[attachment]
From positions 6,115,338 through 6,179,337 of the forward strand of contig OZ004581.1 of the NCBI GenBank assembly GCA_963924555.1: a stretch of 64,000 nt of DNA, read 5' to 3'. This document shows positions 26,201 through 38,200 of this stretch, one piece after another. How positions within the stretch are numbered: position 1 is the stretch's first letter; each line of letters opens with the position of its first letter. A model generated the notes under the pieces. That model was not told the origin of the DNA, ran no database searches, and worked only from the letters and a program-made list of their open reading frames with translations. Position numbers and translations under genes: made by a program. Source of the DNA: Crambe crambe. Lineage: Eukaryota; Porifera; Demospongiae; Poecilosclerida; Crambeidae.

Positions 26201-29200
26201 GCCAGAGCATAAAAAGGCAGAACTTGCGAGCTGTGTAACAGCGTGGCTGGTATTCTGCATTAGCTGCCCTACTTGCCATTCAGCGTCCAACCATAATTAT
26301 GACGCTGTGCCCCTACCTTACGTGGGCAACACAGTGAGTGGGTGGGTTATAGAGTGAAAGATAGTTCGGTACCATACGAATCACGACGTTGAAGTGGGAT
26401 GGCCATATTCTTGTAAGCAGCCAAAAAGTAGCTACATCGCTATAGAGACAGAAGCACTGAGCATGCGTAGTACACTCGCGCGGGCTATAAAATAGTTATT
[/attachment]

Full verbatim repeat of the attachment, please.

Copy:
From positions 6,115,338 through 6,179,337 of the forward strand of contig OZ004581.1 of the NCBI GenBank assembly GCA_963924555.1: a stretch of 64,000 nt of DNA, read 5' to 3'. This document shows positions 26,201 through 38,200 of this stretch, one piece after another. How positions within the stretch are numbered: position 1 is the stretch's first letter; each line of letters opens with the position of its first letter. A model generated the notes under the pieces. That model was not told the origin of the DNA, ran no database searches, and worked only from the letters and a program-made list of their open reading frames with translations. Position numbers and translations under genes: made by a program. Source of the DNA: Crambe crambe. Lineage: Eukaryota; Porifera; Demospongiae; Poecilosclerida; Crambeidae.

Positions 26201-29200
26201 GCCAGAGCATAAAAAGGCAGAACTTGCGAGCTGTGTAACAGCGTGGCTGGTATTCTGCATTAGCTGCCCTACTTGCCATTCAGCGTCCAACCATAATTAT
26301 GACGCTGTGCCCCTACCTTACGTGGGCAACACAGTGAGTGGGTGGGTTATAGAGTGAAAGATAGTTCGGTACCATACGAATCACGACGTTGAAGTGGGAT
26401 GGCCATATTCTTGTAAGCAGCCAAAAAGTAGCTACATCGCTATAGAGACAGAAGCACTGAGCATGCGTAGTACACTCGCGCGGGCTATAAAATAGTTATT